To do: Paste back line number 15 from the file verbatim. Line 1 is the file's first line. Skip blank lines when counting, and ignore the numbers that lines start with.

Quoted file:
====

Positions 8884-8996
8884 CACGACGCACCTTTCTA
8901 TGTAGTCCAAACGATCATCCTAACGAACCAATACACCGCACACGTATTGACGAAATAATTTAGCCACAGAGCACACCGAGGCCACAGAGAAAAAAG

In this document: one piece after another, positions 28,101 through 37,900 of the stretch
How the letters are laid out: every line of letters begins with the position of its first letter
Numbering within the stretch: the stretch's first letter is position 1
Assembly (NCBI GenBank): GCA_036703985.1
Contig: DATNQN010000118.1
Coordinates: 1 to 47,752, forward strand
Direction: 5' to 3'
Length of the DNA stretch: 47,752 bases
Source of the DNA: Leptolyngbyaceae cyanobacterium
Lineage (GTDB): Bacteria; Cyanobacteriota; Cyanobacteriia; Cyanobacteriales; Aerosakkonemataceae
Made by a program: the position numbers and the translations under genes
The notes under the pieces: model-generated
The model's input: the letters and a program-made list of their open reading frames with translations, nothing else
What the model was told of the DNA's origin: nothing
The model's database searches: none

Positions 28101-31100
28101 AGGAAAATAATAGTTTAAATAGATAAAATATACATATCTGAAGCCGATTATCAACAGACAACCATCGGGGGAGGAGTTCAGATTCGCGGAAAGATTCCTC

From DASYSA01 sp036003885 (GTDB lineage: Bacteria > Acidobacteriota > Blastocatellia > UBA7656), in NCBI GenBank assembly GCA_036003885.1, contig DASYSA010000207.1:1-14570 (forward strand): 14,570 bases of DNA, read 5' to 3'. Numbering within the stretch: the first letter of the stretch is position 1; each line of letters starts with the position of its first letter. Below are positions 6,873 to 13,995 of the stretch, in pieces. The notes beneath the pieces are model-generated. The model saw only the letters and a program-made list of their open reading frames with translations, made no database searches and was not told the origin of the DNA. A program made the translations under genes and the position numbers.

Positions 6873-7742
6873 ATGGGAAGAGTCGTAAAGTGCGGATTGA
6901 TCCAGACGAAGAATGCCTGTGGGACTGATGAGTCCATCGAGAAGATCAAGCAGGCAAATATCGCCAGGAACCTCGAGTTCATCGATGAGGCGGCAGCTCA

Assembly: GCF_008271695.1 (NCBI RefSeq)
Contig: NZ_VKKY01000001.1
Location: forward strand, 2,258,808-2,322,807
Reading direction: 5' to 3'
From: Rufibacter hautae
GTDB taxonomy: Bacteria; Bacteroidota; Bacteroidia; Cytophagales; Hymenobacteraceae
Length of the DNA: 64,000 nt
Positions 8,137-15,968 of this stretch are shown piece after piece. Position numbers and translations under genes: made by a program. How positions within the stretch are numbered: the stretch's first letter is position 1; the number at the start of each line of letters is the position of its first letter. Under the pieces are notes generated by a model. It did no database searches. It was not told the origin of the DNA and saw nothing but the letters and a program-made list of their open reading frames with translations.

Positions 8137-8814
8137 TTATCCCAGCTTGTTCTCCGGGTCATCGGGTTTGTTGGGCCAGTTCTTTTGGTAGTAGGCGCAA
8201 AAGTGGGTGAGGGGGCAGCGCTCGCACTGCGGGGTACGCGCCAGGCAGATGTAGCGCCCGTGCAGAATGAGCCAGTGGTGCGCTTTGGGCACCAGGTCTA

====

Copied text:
The notes under the pieces: model-generated